Estonia's shopping mall parking lots to become public shelters
Even though there are no shelters in Estonia the population is not any less protected, Sten-Patrick Kreek, a shelter adviser at the Estonian Rescue Board (Päästeamet), said. At the same time, there are many public places in Estonia, where people can seek refuge in the event of an emergency.
There are 94 public refuge places in Estonia, mostly in larger cities but also in smaller boroughs like Orissaare and Tabasalu.
However, there are no operational shelters in Estonia.
"Shelters are designed primarily for longer-term use, are located below ground, and are meant to protect people from the shockwave of explosions, whereas public refuge areas protect against flying debris and litter, which are the most common causes of injury," Sten-Patrick Kreek, a shelter adviser at the Rescue Board, said, explaining the difference between shelters and public refuge places.
Even though shelters are stronger structures, they "do not provide protect against direct hits," Kreek said, adding that a lack of shelters does not make people in Estonia less protected.
However, he added, a working group has been formed within the Ministry of the Interior to develop a plan for whether old shelters will be restored or new ones built in Estonia during this administration. "This working group studied the issue of shelters in 2017. Their job now is also to analyze how much they would cost," Kreek said.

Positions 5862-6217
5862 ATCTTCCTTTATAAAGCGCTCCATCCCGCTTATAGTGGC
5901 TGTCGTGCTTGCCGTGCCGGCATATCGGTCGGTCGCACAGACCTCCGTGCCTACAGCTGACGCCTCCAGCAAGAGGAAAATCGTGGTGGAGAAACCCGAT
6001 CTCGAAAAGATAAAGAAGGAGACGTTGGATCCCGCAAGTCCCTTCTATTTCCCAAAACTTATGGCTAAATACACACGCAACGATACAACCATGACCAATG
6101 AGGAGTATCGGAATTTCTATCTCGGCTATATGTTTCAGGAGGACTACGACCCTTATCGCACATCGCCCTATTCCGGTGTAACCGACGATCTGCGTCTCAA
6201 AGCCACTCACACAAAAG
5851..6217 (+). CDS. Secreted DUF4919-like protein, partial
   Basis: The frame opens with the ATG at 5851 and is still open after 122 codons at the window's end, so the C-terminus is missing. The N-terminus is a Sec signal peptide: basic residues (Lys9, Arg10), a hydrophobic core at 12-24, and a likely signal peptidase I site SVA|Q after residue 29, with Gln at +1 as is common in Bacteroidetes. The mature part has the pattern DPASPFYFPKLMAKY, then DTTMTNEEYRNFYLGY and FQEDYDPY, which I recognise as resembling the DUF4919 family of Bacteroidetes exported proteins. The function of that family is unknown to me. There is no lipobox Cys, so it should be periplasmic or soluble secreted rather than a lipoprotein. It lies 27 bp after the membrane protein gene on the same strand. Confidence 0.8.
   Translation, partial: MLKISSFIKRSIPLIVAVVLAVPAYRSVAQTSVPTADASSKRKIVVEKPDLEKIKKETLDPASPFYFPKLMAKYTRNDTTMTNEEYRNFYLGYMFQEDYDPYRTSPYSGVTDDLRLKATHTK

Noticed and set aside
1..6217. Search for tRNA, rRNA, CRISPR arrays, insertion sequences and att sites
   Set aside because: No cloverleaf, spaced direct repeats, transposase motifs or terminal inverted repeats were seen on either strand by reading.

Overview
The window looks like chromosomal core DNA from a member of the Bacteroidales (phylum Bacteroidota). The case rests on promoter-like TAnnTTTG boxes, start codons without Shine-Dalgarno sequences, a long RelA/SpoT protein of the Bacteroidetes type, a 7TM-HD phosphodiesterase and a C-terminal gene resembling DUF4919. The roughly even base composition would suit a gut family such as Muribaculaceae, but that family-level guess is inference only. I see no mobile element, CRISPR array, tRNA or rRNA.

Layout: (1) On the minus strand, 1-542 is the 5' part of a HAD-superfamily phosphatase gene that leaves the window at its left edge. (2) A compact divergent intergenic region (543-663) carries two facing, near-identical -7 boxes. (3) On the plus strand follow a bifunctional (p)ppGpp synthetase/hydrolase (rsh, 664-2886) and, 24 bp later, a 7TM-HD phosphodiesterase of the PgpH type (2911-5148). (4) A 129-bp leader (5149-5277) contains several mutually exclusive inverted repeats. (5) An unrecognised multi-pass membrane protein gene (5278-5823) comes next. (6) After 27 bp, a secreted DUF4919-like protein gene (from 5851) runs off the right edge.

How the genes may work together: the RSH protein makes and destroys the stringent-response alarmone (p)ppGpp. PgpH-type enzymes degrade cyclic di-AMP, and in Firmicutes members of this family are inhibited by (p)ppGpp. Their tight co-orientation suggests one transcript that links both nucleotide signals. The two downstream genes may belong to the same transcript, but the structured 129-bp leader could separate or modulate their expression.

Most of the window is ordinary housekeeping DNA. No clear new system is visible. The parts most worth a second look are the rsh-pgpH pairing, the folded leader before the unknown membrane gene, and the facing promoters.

Kreeg explained that the existing shelters are few in numbers; during the Soviet era, they were only built for party leaders and employees of nationally significant factories, a total of five percent of the population.
The Rescue Board and local governments have mapped and marked buildings suitable for public refuge places. "We are also looking to the private sector because many shopping malls have underground parking lots that could be used as public refuge places," Kreek says.
However, Kreek continued, such designated refuge areas are for people who are in public places at the time of the threat, whereas those who are at home should remain there. "The moment of danger arrives quickly and so do the arms that could strike. The first piece of advice is to stay at home, either in a windowless room in a stone house or in the basement of a residential building."
He also drew a comparison to Finland, where 80 percent of the population is guaranteed shelter. Unlike Finland, we are not required to construct a shelter or place for refuge within a building. In Finland, any building larger than a certain size is required to include a shelter, both for public buildings and apartment blocks," Kreek said, adding that such a solution is also a discussion topic for Estonia.
The Rescue Board (Päästeamet), in collaboration with the Land Board (Maa-amet), is developing a map application that marks public shelters. This will provide a better overview of where to seek refuge in the event of an emergency.
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Editor: Kristina Kersa